MOOC | Impeachment and the Fifteenth Amendment | The Civil War and Reconstruction, 1865-1890 | 3.4.7
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MOOC | Impeachment and the Fifteenth Amendment | The Civil War and Reconstruction, 1865-1890 | 3.4.7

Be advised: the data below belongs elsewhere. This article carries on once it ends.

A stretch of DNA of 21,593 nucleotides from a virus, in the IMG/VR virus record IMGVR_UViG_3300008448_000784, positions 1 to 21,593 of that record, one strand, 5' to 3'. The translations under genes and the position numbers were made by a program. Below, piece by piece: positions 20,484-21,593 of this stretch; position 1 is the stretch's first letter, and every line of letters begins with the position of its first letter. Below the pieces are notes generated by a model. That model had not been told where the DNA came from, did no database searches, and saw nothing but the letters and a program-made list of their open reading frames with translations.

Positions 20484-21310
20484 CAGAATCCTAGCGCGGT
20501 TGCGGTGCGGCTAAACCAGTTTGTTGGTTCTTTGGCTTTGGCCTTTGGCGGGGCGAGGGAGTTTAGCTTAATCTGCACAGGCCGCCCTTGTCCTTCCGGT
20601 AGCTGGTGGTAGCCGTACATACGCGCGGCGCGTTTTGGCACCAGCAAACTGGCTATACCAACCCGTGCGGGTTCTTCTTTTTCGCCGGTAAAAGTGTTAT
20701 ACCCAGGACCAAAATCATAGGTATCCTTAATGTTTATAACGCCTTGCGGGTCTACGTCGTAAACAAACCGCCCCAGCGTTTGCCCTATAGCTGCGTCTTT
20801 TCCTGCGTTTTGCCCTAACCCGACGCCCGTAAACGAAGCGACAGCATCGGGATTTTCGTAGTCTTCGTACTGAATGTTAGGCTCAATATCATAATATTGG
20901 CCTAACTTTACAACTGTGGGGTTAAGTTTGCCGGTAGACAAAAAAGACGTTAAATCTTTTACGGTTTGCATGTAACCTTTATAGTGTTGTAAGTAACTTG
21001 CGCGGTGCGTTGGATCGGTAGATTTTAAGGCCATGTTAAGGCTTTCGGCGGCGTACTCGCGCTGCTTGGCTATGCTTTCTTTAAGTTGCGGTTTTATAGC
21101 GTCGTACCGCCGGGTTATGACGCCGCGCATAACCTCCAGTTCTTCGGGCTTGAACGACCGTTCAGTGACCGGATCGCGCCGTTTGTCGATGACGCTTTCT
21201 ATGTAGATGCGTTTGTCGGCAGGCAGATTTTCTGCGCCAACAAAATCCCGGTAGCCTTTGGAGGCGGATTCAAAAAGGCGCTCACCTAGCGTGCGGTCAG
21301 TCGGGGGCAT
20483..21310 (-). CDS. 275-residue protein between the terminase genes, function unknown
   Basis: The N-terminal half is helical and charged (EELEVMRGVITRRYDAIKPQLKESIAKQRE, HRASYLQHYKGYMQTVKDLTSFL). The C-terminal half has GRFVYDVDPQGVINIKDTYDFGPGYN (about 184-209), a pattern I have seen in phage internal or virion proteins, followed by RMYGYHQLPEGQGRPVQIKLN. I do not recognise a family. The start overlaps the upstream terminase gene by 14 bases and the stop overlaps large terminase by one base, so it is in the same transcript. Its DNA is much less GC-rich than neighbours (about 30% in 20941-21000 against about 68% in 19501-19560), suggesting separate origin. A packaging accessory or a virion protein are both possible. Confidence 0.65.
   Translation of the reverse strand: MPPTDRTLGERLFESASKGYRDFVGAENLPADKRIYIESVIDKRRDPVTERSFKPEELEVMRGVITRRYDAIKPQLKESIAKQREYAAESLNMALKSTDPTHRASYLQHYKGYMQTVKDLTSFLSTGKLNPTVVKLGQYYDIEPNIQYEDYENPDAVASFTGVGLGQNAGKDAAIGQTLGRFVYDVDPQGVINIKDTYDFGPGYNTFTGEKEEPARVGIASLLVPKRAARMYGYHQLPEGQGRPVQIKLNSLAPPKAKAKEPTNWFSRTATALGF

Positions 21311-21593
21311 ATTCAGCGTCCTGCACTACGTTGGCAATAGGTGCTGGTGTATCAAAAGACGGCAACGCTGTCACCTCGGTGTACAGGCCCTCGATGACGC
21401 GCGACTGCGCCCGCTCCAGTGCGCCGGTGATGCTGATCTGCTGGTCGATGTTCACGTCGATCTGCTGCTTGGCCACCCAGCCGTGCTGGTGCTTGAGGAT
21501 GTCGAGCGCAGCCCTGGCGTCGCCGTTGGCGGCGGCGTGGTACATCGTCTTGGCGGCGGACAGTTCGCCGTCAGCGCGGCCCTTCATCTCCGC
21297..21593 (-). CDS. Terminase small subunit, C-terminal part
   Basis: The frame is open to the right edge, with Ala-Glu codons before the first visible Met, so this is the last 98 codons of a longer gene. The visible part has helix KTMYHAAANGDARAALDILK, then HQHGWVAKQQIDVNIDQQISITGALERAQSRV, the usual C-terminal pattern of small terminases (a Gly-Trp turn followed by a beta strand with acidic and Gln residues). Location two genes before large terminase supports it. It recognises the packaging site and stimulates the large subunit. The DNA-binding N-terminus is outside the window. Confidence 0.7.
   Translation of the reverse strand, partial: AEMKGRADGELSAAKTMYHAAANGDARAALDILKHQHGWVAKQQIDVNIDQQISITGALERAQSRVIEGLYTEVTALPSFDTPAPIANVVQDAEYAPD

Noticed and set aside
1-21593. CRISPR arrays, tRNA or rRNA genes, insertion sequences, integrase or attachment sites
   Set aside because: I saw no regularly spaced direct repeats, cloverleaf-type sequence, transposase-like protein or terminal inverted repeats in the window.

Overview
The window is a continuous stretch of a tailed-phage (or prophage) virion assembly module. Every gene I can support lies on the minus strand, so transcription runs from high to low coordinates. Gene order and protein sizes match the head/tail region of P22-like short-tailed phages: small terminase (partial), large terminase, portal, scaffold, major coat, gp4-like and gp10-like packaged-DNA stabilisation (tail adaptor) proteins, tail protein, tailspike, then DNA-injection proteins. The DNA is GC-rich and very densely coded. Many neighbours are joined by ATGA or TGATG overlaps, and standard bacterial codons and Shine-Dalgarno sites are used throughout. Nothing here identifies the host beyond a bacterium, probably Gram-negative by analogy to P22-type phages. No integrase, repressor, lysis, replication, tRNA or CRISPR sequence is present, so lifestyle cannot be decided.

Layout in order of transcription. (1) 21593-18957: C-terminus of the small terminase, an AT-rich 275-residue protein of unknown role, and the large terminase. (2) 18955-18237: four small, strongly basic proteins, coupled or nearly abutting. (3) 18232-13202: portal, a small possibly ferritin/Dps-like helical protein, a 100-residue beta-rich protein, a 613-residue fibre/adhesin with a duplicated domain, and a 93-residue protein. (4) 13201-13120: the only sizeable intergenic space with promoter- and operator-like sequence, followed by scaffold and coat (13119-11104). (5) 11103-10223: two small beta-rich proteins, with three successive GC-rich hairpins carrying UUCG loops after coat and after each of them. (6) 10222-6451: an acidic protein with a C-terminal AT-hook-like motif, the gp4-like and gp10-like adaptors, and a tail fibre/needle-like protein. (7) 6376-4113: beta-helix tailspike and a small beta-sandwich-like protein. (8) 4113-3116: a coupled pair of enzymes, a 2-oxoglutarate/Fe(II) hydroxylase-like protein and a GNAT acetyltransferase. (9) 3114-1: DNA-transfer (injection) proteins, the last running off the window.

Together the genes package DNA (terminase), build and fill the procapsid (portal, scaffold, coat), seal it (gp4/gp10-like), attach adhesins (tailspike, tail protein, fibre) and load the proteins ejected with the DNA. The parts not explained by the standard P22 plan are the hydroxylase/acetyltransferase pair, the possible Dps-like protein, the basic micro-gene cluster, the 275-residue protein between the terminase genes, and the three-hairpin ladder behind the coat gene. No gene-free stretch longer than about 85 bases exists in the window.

>>Now one of the oddities of the Reconstruction Act of 1867 is that it puts the implementation of Reconstruction into the hands of the military. And who is the commander-in-chief of the military? Andrew Johnson, who is completely opposed to this policy and vows to obstruct it in every way he can. So that’s kind of strange. Now, Congress tries to work around this. They pass a law saying that all military orders must be issued through the general-in-chief of the army. That’s Ulysses S. Grant. Grant, by the way, was a pretty shrewd political actor, although a lot of people don’t realize it. He had been cooperative with Johnson early on, and then when he saw which way the wind was going, he shifted over to the Republican majority. But they figured that he can’t get rid of Grant. Grant is the preeminent hero coming out of the Civil War. So Johnson’s orders must go through Grant, and Grant, they think, will not allow orders that undermine the Reconstruction plan. They also passed the so-called Tenure of Office Act, which said that any presidential appointee who was approved by the Senate — certain, you know, certain judges and cabinet members, others, you know, their appointment has to be approved or ratified with the advice and consent of the Senate. If they’ve been approved by the Senate, they can’t be removed without the Senate’s approval. This is to protect Secretary of War Stanton, a Radical who’s still in Johnson’s cabinet. And since he’s the secretary of war, he’ll also have a say, obviously, in how Reconstruction is implemented. So they’re trying to work around. Now, the Radicals said, hey, let’s just get rid of Johnson, let’s impeach him, this is ridiculous. He’s a total pain in the neck, let’s get rid of him. But you know, this gets to what is an impeachable offense, anyway? The Constitution says the president or others may be impeached for “high crimes and misdemeanors.” But of course, it doesn’t say what those are. What is a high crime and misdemeanor? Well, Johnson, eventually Johnson is impeached of course, because after several months he actually removes Stanton, the secretary of war, and appoints someone else in his place, and that is a direct violation of the Tenure of Office Act. Now, Johnson says, wait, that act’s unconstitutional. But that’s not for the president to decide — the courts. That comes in early 1868. But moderate Republicans are nervous or reluctant about impeaching and removing Johnson. It’s only when he directly violates a law that has been passed, this Tenure of Office Act, that they finally go along with impeaching him. What is an impeachable offense? If racism was, incompetence, stupidity, just being totally annoying and impossible, they’d all have agreed to get rid of Johnson. But those weren’t crimes, you know? And even the violation of the Tenure of Office Act, a lot of people said, hm, is that a high crime and misdemeanor? Hm, not so clear. So Johnson is impeached in the House and goes on trial before the Senate. The one of only two presidents who have been tried before the Senate (the other, of course, being Bill Clinton) in a trial of impeachment, and he’s acquitted, of course. It requires a two-thirds vote. They came one vote short of convicting Johnson and removing him from office, partly because his lawyer, William Evarts of New York, fundamentally made a deal with some moderate Republicans, in which he said, look, I will promise you that if you leave Johnson (and it’s only, what? another year basically that he’s going to be in office), he will stop being a pest. He will not try to block Reconstruction. He will just stay out of your way. And indeed, that’s what happened. Johnson stopped being annoying and obstructionist and just stayed there for a year. But they accepted this — enough of them who just didn’t like the precedent of impeaching the president, enough of them voted for acquittal that he was not removed from office. Now, when President Clinton was on trial, I had a call from a very famous high-class journalist, Geraldo Rivera, you remember him? [laughter] I did, I got a call from Geraldo. I was sitting in my office and he says, Professor, I’d like to talk to you about impeachment and Johnson and Clinton. I said, well, sure, what do you want to know? He said, well, I’d like you to come on my show. I said, great. He said, well, now, here’s the thing, I have a theory, I’ve uncovered something that both of these impeachments were really about sex. I said, well, yeah, that’s true about Clinton, but Johnson? I’ve never heard about that, I’ve never seen any documentary evidence. What are you talking about? He said, well, there was a… He starts going on with this kind of crazy story about a woman. I don’t know. I said, you know, Geraldo, I think you should present this on TV. I don’t think I want to actually get involved in this, so I’ve missed my chance there. Another reason Johnson was acquitted was: who would take Johnson’s place were Johnson removed? There was no vice president. Today, we have a procedure where the president — if there’s no vice president, the president could appoint a vice president. When Nixon resigned to avoid being tried for impeachment, and Gerald Ford became president, he then appointed a vice president, who was, I guess, Rockefeller, right? Didn’t he? Yeah. Now, Ford himself had been appointed vice president, because Spiro Agnew, who’d been elected with Nixon, had to resign because of corruption. So in 1975, ’76 for the first and only time in American history, we had a president and a vice president who nobody had voted for. Nobody had cast a vote for either Ford or Rockefeller. Very weird situation. But they didn’t have that back then, so the next in line was the president pro tem of the Senate, who was Senator Ben Wade of Ohio, who was a Radical. He was really radical. He was in favor of women’s suffrage. He had been giving speeches in 1867 saying that now that the slavery issue is settled, the main question facing us is capital versus labor. In fact, here’s a trivial question — trivia question — it may be trivial, too: Who was the only American quoted in Volume 1 of Marx’s Das Kapital, which appears right at this time? Ben Wade. Marx liked Ben Wade’s speech about the coming war between capital and labor and mentioned it as a sign of the times in Kapital. But anyway, the members of the Senate weren’t so sure they wanted Ben Wade to become president, because he might then get re-nominated and serve another four years. But anyway, of course, what happens quickly is General Grant is nominated as the presidential candidate and goes on to win election in 1868. This is the last time that race is really fundamental to the… Let’s see if I can find out where I am. Oh, here we go. This is a campaign ribbon for the Democrats, Seymour of New York and Blair. “Our ticket.” There they are, Seymour and Blair. And here’s the motto. See? “Our motto: This is a White Man’s Country; Let White Men Rule.” 1868 is the last presidential election where racism is the explicit slogan, the explicit policy of the Democratic Party. For reasons we’ll see down the road, it will recede in the 1870s. The final act, just take one more look, we’re going to end in a minute, the 15th Amendment. With the election of Grant, Congress now tries to put African-American male suffrage into the Constitution. The 15th Amendment is very brief compared to the 14th Amendment, as you see. “The right…to vote shall not be… abridged…on account of race, color, or previous condition of servitude.” Alright, now this is not what the Radicals wanted. Radical influence is waning. The Radicals wanted an affirmative, an affirmative amendment, saying something like “every male citizen age 21 or above has the right to vote.” What’s the difference between that and this? What’s the difference between saying every male citizen has the right to vote and saying you cannot take the right to vote away because of race or color? This leaves open other ways of taking away the right to vote that are not explicitly racial, and as we will see — By the way, this is going on today. States are passing laws, you got to have a state-issued ID to vote, right? There’s nothing about race there, they don’t say anything about race. The courts have upheld this. It’s not a violation of the 15th Amendment, even though the aim is to eliminate, basically, Hispanic and black voters in a lot of these states, or many of them, particularly Hispanics, who may not have these kinds of documents. When the right to vote is finally taken away, it will be by literacy tests, and poll taxes, and understanding clauses, which are not racial on the face of it, even though they are applied in a purely discriminatory manner. And of course, the women’s rights movement is disappointed with this, because it allows deprivation of the right to vote because of sex. Sex is not in this, right? There’s nothing in here that says a state can’t take away your right to vote or deny your right to vote because of sex or gender. So it’s a weaker amendment and it causes a lot of problems in the future. Nonetheless, this is the end or the culmination of the constitutional revolution of Reconstruction, which has, as I said, has really reshaped our Constitution. We’re going to end, but I just want to show you one other thing here. This is the Radical vision, and to some extent, it was enacted. “Uncle Sam’s Thanksgiving Dinner.” It’s hard to see, but this is a dinner with Uncle Sam in there, and universal suffrage in the middle. There’s blacks, there’s Hispanics, there’s Chinese, there’s a Native American. There are white people. This is the Radical vision of a country of equality, regardless of race. And that was the hope, anyway, of Reconstruction. Next week, we’ll see how it actually worked out.